Research Topic

Mitochondrial Therapy in Neurological Diseases

About this Research Topic

Mitochondria contain their own DNA and are responsible for supplying more than 90% of energy our body needs. Mitochondrial DNA mutations, such as G11778A (ND4), G3460A (ND1) or T14484C (ND6), results in degeneration of retinal ganglion cells and subsequent bilateral loss of central vision. Mutations of MT-ND1, MT-ND5 and MT-TL1 genes have been implicated in mitochondrial encephalopathy, lactic acidosis and stroke-like episodes (MELAS). Early signs of MELAS include muscle weakness and pain, recurrent headaches, and seizures. Repeated stroke-like episodes often lead to brain damage, vision loss, movement disorder, and dementia. Difficulty of mitochondrial gene-editing has been one of the major bottlenecks in correcting mitochondria-related disorders. In addition, mitochondrial dysfunction accompanies damages to brain and heart (traumatic brain injury, stroke, and heart diseases), of which functions need high level of ATP. To this end, mitochondrial transplantation presents a new paradigm of therapeutic intervention that benefits neuronal survival and regeneration for neurological diseases, including stroke and CNS injury. Supplement of mitochondria to injured brain or nervous system are known to promote neuronal viability, activity and neurite re-growth. The quality of isolated mitochondria and their sources dictate the therapeutic efficacy.

This Research Topic will focus on identification of new mitochondria-related diseases, potential therapy for these diseases and welcomes original research articles and reviews related to clinical evidence of mitochondria-related symptoms, mitochondrial gene-editing, mitochondrial transplantation and mitochondrial cell therapy for neurological diseases.

We welcome authors to address the following topics:
•Evidence of mitochondrial dysfunction in neurological diseases
• Evidence of mitochondrial transplantation in treating neurological diseases
• Mitochondrial gene-editing for neurological disease
• Clinical trials of mitochondrial therapy
• Potential of mitochondrial-enriched cell therapy
•Novel findings on mitochondrial biogenesis in treating neurological diseases


Keywords: Mitochondria, DNA mutations, neurological disease, CNS injury


Important Note: All contributions to this Research Topic must be within the scope of the section and journal to which they are submitted, as defined in their mission statements. Frontiers reserves the right to guide an out-of-scope manuscript to a more suitable section or journal at any stage of peer review.

Mitochondria contain their own DNA and are responsible for supplying more than 90% of energy our body needs. Mitochondrial DNA mutations, such as G11778A (ND4), G3460A (ND1) or T14484C (ND6), results in degeneration of retinal ganglion cells and subsequent bilateral loss of central vision. Mutations of MT-ND1, MT-ND5 and MT-TL1 genes have been implicated in mitochondrial encephalopathy, lactic acidosis and stroke-like episodes (MELAS). Early signs of MELAS include muscle weakness and pain, recurrent headaches, and seizures. Repeated stroke-like episodes often lead to brain damage, vision loss, movement disorder, and dementia. Difficulty of mitochondrial gene-editing has been one of the major bottlenecks in correcting mitochondria-related disorders. In addition, mitochondrial dysfunction accompanies damages to brain and heart (traumatic brain injury, stroke, and heart diseases), of which functions need high level of ATP. To this end, mitochondrial transplantation presents a new paradigm of therapeutic intervention that benefits neuronal survival and regeneration for neurological diseases, including stroke and CNS injury. Supplement of mitochondria to injured brain or nervous system are known to promote neuronal viability, activity and neurite re-growth. The quality of isolated mitochondria and their sources dictate the therapeutic efficacy.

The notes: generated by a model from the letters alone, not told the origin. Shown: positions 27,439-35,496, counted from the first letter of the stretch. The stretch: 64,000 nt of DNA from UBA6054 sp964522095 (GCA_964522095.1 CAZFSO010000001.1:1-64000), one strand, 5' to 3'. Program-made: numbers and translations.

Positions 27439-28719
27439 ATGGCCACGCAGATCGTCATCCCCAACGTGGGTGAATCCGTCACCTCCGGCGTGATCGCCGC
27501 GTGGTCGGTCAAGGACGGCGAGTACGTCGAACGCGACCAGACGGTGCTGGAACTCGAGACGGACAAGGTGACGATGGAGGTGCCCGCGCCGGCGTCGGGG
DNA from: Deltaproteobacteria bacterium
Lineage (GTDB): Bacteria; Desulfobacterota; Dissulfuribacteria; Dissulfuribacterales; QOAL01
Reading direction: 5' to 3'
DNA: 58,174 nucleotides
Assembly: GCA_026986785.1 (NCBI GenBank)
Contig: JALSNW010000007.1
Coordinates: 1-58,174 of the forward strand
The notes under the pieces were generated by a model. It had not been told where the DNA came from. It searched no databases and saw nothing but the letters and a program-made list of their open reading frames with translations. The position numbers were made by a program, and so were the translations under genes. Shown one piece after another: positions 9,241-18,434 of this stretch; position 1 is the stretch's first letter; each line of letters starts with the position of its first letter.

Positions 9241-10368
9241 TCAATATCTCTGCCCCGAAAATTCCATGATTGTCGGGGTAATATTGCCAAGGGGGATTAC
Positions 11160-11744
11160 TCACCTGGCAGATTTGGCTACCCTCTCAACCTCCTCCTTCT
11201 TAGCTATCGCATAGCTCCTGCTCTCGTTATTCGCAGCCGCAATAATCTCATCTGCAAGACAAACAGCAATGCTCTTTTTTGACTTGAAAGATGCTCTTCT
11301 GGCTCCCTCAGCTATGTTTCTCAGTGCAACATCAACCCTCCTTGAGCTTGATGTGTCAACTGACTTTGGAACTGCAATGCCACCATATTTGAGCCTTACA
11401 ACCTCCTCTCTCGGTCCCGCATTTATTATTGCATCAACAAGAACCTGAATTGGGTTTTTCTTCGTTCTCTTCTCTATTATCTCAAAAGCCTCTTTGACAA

This Research Topic will focus on identification of new mitochondria-related diseases, potential therapy for these diseases and welcomes original research articles and reviews related to clinical evidence of mitochondria-related symptoms, mitochondrial gene-editing, mitochondrial transplantation and mitochondrial cell therapy for neurological diseases.

We welcome authors to address the following topics:
•Evidence of mitochondrial dysfunction in neurological diseases
• Evidence of mitochondrial transplantation in treating neurological diseases
• Mitochondrial gene-editing for neurological disease
• Clinical trials of mitochondrial therapy
• Potential of mitochondrial-enriched cell therapy
•Novel findings on mitochondrial biogenesis in treating neurological diseases


Keywords: Mitochondria, DNA mutations, neurological disease, CNS injury


Important Note: All contributions to this Research Topic must be within the scope of the section and journal to which they are submitted, as defined in their mission statements. Frontiers reserves the right to guide an out-of-scope manuscript to a more suitable section or journal at any stage of peer review.

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Submission Deadlines

22 March 2021 Manuscript
25 June 2021 Manuscript Extension

Participating Journals

Manuscripts can be submitted to this Research Topic via the following journals:

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Topic Editors

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Submission Deadlines

22 March 2021 Manuscript
25 June 2021 Manuscript Extension

Participating Journals

Manuscripts can be submitted to this Research Topic via the following journals:

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